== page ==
Blessings to you and yours this Mother's Day.

Tuesday, May 03, 2011

Milk Toast Blogging

I struggle between two kinds of blogging. Milk toast blogging and Let-it-all-out blogging. I don't want to be labeled as a bitch. Or a nag. Or somebody who stands on a soapbox and wails on and on. But I also don't want to be a bore. Or a wimp. Or somebody who only talks about rainbows and lollipops and never the seedy side of life.

Who wants to read a milk toast blog every day? Not me.

So it has become a struggle, often a tough one, as to what to blog about. Do I tell my readers all is good in my writing world, when really I'm dieing inside? Do I let it all out, tell the truth about how I really feel and run the chance of somebody thinking I'm hard to work with?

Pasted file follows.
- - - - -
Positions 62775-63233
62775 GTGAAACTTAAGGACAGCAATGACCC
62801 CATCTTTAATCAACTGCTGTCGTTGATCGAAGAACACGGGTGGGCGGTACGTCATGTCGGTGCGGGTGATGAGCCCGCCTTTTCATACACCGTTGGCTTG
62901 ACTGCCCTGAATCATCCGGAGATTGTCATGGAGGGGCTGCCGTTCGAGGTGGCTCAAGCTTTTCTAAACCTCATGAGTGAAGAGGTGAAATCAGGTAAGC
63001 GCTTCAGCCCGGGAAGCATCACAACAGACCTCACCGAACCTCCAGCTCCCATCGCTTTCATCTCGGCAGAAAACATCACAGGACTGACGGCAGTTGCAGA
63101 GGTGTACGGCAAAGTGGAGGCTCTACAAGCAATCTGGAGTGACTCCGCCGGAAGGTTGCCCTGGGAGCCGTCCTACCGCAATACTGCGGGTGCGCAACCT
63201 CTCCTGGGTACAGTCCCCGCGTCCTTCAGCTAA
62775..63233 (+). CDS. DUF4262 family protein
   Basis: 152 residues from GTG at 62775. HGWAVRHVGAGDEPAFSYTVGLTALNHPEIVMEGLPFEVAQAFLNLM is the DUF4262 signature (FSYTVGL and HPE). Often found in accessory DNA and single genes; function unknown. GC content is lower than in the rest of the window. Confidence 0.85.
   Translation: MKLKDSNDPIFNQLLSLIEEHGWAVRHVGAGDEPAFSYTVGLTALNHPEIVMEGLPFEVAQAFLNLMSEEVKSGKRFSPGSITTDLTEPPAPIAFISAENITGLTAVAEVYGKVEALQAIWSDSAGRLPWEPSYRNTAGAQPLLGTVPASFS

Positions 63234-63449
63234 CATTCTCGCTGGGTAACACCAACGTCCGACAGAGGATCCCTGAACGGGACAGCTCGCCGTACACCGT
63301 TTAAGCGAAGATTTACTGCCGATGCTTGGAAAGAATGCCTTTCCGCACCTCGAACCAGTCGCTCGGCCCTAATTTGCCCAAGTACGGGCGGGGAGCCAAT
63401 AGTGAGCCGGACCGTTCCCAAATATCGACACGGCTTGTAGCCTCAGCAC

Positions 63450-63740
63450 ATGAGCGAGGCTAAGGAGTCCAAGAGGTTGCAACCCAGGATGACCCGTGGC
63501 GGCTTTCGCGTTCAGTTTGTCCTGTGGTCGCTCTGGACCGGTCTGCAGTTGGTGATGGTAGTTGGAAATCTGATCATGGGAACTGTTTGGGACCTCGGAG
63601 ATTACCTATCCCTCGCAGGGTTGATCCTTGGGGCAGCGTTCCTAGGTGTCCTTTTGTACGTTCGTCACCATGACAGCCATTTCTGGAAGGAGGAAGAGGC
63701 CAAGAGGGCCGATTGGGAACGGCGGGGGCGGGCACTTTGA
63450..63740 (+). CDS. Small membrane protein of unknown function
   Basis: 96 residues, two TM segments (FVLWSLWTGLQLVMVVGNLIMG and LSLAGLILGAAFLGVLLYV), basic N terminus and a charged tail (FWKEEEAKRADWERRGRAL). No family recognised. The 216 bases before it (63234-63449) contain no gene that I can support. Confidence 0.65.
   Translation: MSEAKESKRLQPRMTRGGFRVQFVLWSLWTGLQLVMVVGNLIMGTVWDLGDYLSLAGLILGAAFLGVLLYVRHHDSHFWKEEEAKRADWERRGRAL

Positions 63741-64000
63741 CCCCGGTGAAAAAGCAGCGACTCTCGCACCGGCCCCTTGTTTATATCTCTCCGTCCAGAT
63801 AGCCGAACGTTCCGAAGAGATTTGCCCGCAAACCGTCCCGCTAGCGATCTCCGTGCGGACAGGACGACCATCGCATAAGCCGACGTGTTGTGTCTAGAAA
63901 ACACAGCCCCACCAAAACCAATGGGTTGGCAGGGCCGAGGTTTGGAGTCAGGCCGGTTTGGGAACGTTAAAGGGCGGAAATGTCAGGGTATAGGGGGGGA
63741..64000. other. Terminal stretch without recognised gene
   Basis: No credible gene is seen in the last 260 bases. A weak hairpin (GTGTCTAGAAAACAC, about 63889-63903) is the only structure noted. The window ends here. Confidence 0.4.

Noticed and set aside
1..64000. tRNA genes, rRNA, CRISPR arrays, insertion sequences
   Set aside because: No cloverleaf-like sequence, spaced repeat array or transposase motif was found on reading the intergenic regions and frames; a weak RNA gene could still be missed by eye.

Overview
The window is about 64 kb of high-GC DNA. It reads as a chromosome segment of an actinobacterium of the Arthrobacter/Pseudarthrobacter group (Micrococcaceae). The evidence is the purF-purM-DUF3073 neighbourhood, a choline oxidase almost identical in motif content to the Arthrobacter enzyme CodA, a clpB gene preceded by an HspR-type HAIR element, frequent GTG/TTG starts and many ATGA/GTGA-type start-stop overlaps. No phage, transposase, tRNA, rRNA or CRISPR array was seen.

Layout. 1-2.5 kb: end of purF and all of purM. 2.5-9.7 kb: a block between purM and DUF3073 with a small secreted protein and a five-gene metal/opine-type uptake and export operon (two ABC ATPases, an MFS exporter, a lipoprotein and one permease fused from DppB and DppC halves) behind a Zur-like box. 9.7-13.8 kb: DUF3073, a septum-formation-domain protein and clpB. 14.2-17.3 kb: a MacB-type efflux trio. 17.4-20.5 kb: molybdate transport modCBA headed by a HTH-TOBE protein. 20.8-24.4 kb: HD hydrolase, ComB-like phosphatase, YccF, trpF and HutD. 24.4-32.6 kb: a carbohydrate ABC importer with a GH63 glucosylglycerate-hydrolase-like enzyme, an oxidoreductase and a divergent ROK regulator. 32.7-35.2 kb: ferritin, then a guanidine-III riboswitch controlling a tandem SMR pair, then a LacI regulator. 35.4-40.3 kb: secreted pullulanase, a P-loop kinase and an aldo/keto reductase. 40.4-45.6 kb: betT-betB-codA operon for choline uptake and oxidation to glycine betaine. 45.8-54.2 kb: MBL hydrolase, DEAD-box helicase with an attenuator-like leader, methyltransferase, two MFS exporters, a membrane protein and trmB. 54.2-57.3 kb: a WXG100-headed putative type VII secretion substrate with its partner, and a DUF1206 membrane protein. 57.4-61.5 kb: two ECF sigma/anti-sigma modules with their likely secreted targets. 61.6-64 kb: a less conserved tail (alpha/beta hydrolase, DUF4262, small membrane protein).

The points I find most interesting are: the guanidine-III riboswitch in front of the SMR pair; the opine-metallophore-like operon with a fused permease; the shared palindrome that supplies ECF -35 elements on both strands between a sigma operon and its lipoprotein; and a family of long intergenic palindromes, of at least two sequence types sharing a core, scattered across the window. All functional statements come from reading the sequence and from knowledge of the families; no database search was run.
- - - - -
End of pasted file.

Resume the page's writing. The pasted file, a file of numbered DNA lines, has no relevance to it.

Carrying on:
How does a writer juggle it all? How does anyone? Is the internet the place to let it all out? What kind of an example do I want to set, after all?

I'm not sure how I want to proceed with this blog, because I'm anything but milk toast. And yet, I don't want to give folks the wrong idea. Do I care? Is a blog or Facebook or any other type of social media the place to vent without being prepared to accept the consequences?

Lots of questions are ringing inside my head. And until this writer finds the courage to say what I'm really feeling this morning, I'm going to go eat my breakfast of milk and toast.

Blessings to you and yours.